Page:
As I watch even more of the Olympics I swore I wouldn't watch, I can't help but remember my elementary school principal and old friend, Phil Hunsberger.
Phil was (and is) a force of nature, perpetually smiling behind his thick beard, guitar always at the ready, prowling the lunchroom in search of unattended Cheetos, and known for spontaneous attacks of "happy feet." Imagine a 60s idealist turned public educator and administrator who never lost one iota of that idealism. That's Phil.
At any sort of performance -- music, sports, guest speakers, plays -- Franklin School students were expected to follow one simple rule:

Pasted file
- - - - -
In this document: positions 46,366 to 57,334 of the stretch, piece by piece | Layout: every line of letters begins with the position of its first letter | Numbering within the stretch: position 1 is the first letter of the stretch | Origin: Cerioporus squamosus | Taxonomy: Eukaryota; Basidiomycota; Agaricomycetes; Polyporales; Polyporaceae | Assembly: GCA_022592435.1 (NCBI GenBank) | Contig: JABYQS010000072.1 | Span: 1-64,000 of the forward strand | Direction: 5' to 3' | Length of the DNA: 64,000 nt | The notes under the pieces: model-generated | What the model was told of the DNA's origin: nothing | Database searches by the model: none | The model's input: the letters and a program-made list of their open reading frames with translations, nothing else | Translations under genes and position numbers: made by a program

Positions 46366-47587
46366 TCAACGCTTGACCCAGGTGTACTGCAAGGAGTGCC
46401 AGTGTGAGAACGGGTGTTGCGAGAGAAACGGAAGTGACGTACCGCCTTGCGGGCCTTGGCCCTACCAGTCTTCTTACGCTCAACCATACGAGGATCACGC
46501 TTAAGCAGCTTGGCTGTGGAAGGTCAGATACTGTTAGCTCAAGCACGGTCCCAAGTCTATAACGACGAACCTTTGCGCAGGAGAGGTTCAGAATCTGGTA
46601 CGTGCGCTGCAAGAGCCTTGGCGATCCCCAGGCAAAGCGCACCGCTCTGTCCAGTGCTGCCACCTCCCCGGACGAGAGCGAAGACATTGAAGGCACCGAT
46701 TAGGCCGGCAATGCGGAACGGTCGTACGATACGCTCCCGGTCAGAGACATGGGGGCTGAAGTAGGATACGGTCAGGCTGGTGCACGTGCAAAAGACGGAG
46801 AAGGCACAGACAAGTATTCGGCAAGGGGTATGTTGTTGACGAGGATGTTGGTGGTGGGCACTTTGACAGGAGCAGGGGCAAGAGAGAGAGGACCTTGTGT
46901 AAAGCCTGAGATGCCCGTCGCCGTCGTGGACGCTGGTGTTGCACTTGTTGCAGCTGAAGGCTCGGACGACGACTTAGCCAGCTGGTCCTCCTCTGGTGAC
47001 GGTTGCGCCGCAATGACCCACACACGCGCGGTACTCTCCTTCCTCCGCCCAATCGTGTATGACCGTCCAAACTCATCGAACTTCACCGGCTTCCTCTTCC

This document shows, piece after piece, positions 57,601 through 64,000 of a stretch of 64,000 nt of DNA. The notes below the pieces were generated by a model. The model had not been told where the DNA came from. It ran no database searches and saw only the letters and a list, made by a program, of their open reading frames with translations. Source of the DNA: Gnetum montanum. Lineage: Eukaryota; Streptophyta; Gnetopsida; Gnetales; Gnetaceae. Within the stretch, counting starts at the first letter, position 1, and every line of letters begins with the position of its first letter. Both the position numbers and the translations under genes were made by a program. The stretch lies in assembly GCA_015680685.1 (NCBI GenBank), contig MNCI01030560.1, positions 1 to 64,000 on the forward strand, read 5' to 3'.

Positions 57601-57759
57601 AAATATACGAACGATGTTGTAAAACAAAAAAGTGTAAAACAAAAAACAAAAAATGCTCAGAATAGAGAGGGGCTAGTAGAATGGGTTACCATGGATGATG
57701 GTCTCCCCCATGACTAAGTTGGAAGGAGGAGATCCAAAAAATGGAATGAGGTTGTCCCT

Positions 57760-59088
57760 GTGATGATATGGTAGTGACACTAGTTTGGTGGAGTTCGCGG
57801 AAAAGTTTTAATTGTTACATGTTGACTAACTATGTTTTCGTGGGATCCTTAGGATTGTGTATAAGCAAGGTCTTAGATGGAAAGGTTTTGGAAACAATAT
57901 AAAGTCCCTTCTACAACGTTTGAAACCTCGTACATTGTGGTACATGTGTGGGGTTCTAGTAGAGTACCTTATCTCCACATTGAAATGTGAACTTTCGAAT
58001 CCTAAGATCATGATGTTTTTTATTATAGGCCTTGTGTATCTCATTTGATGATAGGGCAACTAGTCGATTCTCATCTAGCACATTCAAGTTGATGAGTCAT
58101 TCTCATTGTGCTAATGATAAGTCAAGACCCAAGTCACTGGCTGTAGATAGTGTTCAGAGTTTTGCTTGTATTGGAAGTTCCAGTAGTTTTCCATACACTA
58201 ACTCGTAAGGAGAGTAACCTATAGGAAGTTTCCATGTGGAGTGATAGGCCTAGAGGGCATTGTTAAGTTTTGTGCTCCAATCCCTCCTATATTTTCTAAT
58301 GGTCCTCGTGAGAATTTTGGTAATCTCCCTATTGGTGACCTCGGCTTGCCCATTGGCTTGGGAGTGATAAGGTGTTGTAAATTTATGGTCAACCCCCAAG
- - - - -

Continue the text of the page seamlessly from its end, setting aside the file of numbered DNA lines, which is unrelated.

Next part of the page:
"You may choose not to clap, but you do not boo."
As a 10-year-old, I just knew that a violation of this rule was one of the few things that would make Phil upset. With a few decades of hindsight, it shows itself to be such a perfect expression of the Phil Way. Franklin School was no dictatorship. If you didn't like what you saw, you didn't have to clap for it. That was your choice. But an outward expression of displeasure, of hostility toward the performer, that was unacceptable. You could choose to elevate the other person or not, but to lessen that person was taboo.
Call me the idealist if you will, but that's a pretty good rule to live by.